Shown below, the two booklets.  As always, click on this or the image of the Machins above to see a larger version.  We hope to have the Padlock booklet MB18 but with Post Offices now stocking up for Christmas it's difficult to judge when we might see it.  Other retailers being replenished with books of 6 x 1st have recently received Star Wars and RAF Centenary booklets, so it seems Royal Mail are sending those out pending the issue of the Christmas stamps on 1 November. (Some Post Offices already have these, of course.)

The question now, is, are there any more surprises awaiting discovery?

Another early release - Christmas comes early to Belfast

My thanks to JG for this example of the 2018 1st class Christmas stamp, due for issue on 1st November, with a Northern Ireland Mail Centre postmark of 16 October.

Can anybody beat that date, or show early release dates for other values?

Saturday 13 October 2018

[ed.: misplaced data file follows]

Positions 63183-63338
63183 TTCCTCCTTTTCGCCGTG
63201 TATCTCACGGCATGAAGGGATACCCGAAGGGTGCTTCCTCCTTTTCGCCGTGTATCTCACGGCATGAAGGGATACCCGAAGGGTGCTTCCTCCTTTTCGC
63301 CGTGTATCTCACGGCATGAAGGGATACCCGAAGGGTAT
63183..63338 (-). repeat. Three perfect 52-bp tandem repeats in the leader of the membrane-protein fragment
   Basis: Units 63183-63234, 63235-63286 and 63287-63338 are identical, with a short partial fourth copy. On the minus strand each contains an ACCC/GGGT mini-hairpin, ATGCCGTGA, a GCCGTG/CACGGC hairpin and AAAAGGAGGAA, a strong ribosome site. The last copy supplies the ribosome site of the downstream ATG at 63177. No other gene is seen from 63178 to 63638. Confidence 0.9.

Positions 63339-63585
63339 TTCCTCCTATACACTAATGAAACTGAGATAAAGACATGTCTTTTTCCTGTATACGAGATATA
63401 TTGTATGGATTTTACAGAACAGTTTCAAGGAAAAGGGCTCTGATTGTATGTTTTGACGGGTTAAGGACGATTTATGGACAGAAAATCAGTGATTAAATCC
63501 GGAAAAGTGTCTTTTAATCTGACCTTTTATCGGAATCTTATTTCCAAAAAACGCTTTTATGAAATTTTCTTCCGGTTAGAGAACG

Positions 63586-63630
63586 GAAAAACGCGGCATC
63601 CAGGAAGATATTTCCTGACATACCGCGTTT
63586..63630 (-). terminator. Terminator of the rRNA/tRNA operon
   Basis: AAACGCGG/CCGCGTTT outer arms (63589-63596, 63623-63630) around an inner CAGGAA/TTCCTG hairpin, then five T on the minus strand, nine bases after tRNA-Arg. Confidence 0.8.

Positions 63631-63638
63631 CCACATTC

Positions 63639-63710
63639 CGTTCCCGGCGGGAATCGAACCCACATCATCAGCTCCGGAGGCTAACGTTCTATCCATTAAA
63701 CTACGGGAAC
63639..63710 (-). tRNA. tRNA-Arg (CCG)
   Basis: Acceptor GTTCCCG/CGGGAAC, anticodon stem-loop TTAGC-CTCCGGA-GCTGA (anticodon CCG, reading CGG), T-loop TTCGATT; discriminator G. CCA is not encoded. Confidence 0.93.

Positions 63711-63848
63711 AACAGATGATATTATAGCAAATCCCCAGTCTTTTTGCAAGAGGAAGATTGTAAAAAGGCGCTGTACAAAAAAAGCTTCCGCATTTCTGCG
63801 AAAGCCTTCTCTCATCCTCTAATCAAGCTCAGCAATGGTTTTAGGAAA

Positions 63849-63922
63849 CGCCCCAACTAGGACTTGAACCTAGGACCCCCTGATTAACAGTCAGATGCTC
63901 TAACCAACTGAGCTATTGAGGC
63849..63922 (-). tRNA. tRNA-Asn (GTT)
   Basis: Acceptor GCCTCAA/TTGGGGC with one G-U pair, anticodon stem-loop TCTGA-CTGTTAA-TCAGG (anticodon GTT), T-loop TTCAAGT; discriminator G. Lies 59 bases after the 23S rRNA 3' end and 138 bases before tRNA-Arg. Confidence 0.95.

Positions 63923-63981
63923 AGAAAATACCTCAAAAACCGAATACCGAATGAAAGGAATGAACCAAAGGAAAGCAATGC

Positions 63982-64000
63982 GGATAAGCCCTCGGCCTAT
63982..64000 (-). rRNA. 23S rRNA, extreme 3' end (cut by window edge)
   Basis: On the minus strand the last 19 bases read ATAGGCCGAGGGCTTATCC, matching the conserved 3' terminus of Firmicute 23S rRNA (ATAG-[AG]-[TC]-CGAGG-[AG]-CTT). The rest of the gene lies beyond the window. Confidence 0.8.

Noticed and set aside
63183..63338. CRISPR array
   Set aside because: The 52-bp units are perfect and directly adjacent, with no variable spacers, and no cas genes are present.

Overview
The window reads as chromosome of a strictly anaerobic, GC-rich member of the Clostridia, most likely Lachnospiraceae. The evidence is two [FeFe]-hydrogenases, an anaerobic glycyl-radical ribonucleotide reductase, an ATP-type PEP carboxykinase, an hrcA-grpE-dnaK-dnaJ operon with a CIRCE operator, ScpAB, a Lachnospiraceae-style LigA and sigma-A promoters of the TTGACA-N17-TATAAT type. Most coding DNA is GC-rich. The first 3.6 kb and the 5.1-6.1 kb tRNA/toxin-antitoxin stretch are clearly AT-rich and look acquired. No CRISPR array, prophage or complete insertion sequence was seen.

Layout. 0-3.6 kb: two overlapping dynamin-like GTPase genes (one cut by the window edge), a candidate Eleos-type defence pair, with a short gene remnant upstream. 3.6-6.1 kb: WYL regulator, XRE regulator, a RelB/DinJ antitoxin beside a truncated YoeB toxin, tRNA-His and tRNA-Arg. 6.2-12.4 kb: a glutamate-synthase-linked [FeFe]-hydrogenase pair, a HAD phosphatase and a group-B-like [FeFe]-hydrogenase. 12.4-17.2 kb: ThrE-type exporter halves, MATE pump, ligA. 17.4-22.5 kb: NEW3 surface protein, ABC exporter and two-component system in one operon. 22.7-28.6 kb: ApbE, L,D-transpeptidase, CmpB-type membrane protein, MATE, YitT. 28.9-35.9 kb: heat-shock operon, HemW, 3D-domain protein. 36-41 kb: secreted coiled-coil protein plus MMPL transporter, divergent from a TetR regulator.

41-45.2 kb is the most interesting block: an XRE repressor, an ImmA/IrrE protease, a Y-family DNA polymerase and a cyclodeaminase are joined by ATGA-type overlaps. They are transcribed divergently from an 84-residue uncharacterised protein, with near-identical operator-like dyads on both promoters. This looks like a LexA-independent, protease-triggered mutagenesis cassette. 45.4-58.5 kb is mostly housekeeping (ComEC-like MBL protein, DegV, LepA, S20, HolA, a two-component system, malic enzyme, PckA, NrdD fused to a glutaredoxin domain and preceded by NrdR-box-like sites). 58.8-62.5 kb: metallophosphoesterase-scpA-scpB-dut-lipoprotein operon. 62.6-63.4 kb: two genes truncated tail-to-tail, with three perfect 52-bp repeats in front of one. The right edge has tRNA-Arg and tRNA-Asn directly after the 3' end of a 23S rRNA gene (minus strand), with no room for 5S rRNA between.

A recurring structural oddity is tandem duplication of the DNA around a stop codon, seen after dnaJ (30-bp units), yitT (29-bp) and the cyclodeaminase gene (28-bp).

Office closure 13-22 October 2018

Our office is closed from 13-22 October but the web shop will remain open. 

All new Machin definitives that we have been able to obtain have been made available, but stocks of some, particularly blocks, are low.  If you wish to buy any recent additions which are shown as out of stock, please buy what you can, choose the 'pay by cheque' option, and email us with your further needs.  That will ensure that what IS available is reserved for you.  We will endeavour to obtain the remainder when we are back in the office.

We will process all new orders as quickly as we can, and post as many as are ready by Friday 26th.